During the Revolutionary War both sides used women for cooking and maids. With easy and unrestricted access to the soldiers they were able to learn a great deal of information. Women used their homes and the battlefront to keep their eyes and ears open for military leaders. Lydia Darrah, a house wife, and one of many spies, allowed for British officers to hold meetings at her home. Ifnot, they would have made her and her two children move. Lydia would hide out in her closet and listen to stories being told. She would write them down and travel miles in the snow and hand deliver them to the American troops. (Museum)

Sybil Ludington was known as 'the Female Paul Revere.' She was born in 1761. Known for her midnight ride, she rode forty miles through the dense woods for her father, who was too tired to make the trip. She arrived letting all her father's men that the British were coming. Miss Jenny was a spy for the British. She spied on American's by intercepting private messages. She was a French speaking Loyalist who was captured by the French and brought to General Washington. Miss Jenny kept to her story of looking for her father and was returned to the French and eventually let free. (Weatherford)

Any female who followed the army, was expected to perform some type of duty to benefit the troops. Women took on some of the most common jobs. A woman's job before the war was to look after the home and her children. They knew what it was like to be organized, clean, and to make sure others were taken care of. They wanted to do more for the war and soldiers. Many women followed their husbands. They were known as, 'camp followers.' Besides taking care of their homes, they had to keep the farms, workshops, and gardens going while their husbands were off fighting the war. Getting food to the soldiers was a task in itself. The nation was dependent on women. They needed to plant crops, make butter, cheese, and bake bread. It was up to women and their children to make sure soldiers were fed and well taken care of.

Esther Reed, wife of Patriot leader, Joseph Reed, and Sarah Franklin Bache, daughter of Benjamin Franklin, organized the Ladies Association of Philadelphia. Women would go door-to-door on campaigns to help raise funds for American soldiers. They would collect money and turn it over to the governor's wife or mistress. This organization was committed to aid support to the military. Esther Reed, wrote a broadside and it was published in the Pennsylvania Gazette under the title, 'Sentiments of an American Woman.' Many women got together to talk about how to help the troops with the money collected. They rose over $300,000 and used that money to purchase materials and make uniforms for the army. The Ladies Association became an activity for women to participate in. They were recognized for their hard work and determination by the Federal Government. (Foner)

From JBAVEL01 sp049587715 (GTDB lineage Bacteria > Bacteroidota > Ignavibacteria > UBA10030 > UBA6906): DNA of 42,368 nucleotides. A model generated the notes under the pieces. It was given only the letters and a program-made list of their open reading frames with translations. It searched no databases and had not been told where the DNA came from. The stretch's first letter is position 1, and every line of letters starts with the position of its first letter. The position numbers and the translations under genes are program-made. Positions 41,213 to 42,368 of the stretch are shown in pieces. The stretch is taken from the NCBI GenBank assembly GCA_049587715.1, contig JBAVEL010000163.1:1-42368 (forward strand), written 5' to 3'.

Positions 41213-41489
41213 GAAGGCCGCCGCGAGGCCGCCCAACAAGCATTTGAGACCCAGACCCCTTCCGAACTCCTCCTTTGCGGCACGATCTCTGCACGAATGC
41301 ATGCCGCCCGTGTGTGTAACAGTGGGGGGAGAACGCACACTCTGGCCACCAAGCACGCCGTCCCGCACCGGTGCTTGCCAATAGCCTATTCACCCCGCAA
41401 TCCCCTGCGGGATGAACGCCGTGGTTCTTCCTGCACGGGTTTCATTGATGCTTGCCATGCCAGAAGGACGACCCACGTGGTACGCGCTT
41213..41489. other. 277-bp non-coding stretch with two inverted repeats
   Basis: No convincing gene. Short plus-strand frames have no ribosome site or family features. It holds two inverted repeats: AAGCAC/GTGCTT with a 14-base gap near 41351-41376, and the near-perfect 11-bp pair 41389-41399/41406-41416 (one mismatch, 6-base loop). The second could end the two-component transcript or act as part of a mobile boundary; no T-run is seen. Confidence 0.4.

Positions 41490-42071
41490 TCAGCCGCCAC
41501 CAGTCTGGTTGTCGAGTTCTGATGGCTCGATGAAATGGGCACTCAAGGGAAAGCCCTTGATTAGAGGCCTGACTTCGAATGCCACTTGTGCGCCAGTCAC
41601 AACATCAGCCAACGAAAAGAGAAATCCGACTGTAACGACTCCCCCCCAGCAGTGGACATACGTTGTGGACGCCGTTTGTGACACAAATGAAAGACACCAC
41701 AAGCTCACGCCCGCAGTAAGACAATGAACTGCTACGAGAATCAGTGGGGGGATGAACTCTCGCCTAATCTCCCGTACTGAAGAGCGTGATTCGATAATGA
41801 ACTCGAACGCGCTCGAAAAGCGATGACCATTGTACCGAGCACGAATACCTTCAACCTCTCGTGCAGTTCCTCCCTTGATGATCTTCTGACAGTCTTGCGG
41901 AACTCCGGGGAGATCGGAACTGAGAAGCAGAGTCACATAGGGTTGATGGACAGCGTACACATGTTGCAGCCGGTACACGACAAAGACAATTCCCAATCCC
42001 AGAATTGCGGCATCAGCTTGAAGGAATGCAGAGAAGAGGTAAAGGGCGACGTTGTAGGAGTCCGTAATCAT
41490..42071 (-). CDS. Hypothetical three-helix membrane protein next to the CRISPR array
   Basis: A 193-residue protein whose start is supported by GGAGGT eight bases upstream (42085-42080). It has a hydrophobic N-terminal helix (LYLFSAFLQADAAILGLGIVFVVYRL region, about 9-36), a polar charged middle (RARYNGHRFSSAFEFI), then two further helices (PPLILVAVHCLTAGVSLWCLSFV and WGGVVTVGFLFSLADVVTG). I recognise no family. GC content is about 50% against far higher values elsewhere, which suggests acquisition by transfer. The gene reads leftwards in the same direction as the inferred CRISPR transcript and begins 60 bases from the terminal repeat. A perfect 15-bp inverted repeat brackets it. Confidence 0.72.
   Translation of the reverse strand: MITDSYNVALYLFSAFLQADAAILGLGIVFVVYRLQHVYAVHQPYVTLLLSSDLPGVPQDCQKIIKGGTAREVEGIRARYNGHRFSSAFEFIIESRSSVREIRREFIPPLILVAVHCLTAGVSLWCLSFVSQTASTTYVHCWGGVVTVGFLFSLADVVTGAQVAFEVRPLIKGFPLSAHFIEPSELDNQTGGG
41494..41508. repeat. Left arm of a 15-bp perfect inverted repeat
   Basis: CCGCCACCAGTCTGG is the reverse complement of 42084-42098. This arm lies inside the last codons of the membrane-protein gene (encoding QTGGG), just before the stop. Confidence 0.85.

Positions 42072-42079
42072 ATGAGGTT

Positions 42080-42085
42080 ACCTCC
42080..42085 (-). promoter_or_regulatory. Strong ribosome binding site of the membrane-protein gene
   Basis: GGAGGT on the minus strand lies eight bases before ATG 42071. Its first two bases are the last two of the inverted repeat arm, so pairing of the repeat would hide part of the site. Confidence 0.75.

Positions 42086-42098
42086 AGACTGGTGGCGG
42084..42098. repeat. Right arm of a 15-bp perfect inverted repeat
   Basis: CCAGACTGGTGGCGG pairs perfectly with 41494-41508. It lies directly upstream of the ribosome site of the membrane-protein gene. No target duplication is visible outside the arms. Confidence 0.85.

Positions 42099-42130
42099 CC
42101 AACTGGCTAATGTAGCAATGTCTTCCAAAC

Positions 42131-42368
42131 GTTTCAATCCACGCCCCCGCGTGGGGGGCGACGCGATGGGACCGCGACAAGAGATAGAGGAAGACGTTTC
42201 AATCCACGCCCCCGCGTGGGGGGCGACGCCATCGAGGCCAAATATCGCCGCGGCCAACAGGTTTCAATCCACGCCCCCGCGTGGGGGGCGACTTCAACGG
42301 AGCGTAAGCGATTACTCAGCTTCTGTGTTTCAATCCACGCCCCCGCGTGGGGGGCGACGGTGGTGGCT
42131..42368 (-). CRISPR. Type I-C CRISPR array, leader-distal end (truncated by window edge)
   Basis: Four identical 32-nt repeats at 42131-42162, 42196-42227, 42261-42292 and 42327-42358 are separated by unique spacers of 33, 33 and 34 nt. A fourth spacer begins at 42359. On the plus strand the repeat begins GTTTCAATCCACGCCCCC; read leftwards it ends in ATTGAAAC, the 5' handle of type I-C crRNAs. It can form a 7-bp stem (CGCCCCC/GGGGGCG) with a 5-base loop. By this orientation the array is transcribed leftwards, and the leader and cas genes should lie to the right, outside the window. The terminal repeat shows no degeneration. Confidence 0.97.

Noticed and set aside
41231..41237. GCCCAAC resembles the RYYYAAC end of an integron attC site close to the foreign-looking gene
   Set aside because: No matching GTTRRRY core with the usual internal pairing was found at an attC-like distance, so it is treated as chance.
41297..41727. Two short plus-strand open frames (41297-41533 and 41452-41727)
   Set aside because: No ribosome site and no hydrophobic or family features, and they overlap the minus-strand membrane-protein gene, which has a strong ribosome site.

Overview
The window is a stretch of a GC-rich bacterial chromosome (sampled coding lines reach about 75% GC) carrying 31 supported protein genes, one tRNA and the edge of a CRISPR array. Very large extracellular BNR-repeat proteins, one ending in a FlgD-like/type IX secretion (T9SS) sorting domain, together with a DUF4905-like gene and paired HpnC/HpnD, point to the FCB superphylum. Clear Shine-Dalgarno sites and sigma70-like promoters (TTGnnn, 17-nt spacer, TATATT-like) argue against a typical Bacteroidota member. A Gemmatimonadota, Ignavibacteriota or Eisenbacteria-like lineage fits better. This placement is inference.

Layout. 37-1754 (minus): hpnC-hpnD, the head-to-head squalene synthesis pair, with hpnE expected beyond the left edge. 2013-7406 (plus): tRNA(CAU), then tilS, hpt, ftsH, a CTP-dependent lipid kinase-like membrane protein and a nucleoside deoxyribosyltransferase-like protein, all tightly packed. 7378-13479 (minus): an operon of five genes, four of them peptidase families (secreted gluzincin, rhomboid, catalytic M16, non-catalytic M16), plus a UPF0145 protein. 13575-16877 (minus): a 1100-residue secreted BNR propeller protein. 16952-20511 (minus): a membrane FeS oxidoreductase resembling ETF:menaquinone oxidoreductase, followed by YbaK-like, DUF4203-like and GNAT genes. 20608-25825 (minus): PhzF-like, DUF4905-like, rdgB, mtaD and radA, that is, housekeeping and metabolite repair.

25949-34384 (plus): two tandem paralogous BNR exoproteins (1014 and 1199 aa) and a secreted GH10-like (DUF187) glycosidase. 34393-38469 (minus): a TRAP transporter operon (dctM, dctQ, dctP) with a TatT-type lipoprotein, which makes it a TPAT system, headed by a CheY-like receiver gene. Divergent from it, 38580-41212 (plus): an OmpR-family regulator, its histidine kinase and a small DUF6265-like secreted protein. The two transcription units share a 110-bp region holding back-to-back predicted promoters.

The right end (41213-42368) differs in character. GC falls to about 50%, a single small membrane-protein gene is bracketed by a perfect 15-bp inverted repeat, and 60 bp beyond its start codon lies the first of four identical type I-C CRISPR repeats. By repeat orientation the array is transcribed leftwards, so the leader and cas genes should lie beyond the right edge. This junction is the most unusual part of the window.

Daughters of Liberty were formed after the Townshend Act of 1765. Women, who sewed and made clothes at home, used their knowledge and chose to boycott British goods. It was an opportunity for women to help out during the Revolution. It was a group of 92 women who rebelled against taxes and started spinning their own yarn to make uniforms, blankets, and clothes for soldiers. In addition, they also made clothes for their families. Women were used to drinking teas and after the boycott, were able to produce their own tea using basil leaves. During this time, it was patriotic for women to make American products. That is when women were asked to help aid in the Revolutionary War. (Foner)

After the Revolutionary War, women began taking on new social roles. This led to the Republican of Motherhood. Judith Sargent Murray was one of the women who belonged to the Republican of Motherhood. She empowered women through her plays, poems, and essays. She believed women could learn from the way they were raised. The Revolutionary War changed the living conditions in colonial America. Families now consisted of parents and children. Before, indentured servants, slaves, and apprentices lived with the family. Hired workers were no longer considered part of the family. Women still lived in the private sphere and didn't have the right to vote. (Foner)

Throughout the Revolutionary War women proved that they had the abilities to do what men accomplished. Women were successful soldiers, administrators, nurses, and fundraisers.

Shown by, 'Molly Pitcher', Lydia Darragh, Deborah Sampson, and Nancy Hart as female soldiers. Abigail Adams and Sara Franklin Bache, as administrators creating Daughters of the Revolution, actions allowed women to improve their status by participating in discussions of politics and educating and teaching their children the principles of liberty and government. (Foner) Even though they did not gain the right to vote or be directly involved in politics women made huge advances in their independence. If not for their many roles in the war it may have been lost. 

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Role Of Women In The Revolutionary War (essay). (2021, May 23). Retrieved April 18, 2024 , from